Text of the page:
Saturday, July 29, 2006

bats that eat frogs

Day 19, Saturday, July 29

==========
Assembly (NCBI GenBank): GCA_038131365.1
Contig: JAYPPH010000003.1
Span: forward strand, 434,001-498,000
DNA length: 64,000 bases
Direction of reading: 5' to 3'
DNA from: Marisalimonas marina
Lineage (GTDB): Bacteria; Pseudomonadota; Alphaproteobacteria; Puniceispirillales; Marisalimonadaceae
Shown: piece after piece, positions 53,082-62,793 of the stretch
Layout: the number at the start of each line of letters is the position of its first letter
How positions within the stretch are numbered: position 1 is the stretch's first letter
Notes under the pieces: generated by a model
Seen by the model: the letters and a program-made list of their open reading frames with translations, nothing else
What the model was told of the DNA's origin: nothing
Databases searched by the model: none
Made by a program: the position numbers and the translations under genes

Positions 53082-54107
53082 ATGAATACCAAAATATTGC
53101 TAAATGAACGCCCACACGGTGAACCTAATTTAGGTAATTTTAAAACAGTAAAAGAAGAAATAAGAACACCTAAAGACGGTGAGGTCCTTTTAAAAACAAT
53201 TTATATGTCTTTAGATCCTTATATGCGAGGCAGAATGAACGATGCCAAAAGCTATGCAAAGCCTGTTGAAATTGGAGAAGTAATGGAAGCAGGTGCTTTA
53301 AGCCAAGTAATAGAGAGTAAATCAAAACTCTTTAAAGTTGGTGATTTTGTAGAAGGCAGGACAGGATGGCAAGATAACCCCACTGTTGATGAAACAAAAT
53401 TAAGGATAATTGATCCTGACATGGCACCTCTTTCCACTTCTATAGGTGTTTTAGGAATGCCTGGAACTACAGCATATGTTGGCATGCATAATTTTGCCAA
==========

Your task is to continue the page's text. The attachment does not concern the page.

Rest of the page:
In the afternoons I take a nap in my hammock. There are no places that are comfortable to sit for more than an hour, and the mosquitoes are a nuisance. The hammock is a refuge that is comfortable and taking a nap passes the time. I am careful not to get caught up feeling bored, though there is little to do at times, and I need breaks even from the reading and writing. I carefully examine my mosquito bites, to ensure that they are in fact bites rather than strange burrowing insects that I've heard horror stories about. I have stood in waste water and I have had leaches on my body, but if I ever saw something emerging from my skin I think I'd probably lose it. After my inspection, I feel relatively assured that I am covered only by the regular run of the mill bites of mosquitoes. Bat netting was a success tonight. We set out a 12 m, 9 m, and 4, 6 m nets and caught 28 bats with two escapes/releases. We caught Glossophaga sorcina, Chiroderma salvini, Carollia brevacauda, Desmodus rotundus, Trachops cirrhosus, Artibeus jamaicensis, Artibeus tolteca. Trachops cirrhosus is really an interesting-looking bat. They are pretty common in lowland forests. We caught it low in the mist net, just above the ground, just as expected - these bats typically fly low through the forest searching for frogs near streams and other wet areas. They can even discriminate between poisonous and non-poisonous frogs, based on their calls! It would be so interesting to attach a radio transmitter on this Trachops to see where it roosts. Is it living in a cave somewhere or a hollow tree?

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